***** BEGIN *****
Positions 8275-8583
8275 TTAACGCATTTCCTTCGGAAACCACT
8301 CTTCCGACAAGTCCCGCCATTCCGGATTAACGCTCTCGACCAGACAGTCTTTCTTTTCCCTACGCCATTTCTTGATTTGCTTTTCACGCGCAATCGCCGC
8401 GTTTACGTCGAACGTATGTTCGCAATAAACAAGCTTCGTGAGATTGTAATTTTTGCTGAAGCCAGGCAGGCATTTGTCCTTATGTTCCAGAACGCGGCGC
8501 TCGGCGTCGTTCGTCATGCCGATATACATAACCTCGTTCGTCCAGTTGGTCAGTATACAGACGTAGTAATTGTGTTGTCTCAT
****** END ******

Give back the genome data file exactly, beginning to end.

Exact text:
Positions 8275-8583
8275 TTAACGCATTTCCTTCGGAAACCACT
8301 CTTCCGACAAGTCCCGCCATTCCGGATTAACGCTCTCGACCAGACAGTCTTTCTTTTCCCTACGCCATTTCTTGATTTGCTTTTCACGCGCAATCGCCGC
8401 GTTTACGTCGAACGTATGTTCGCAATAAACAAGCTTCGTGAGATTGTAATTTTTGCTGAAGCCAGGCAGGCATTTGTCCTTATGTTCCAGAACGCGGCGC
8501 TCGGCGTCGTTCGTCATGCCGATATACATAACCTCGTTCGTCCAGTTGGTCAGTATACAGACGTAGTAATTGTGTTGTCTCAT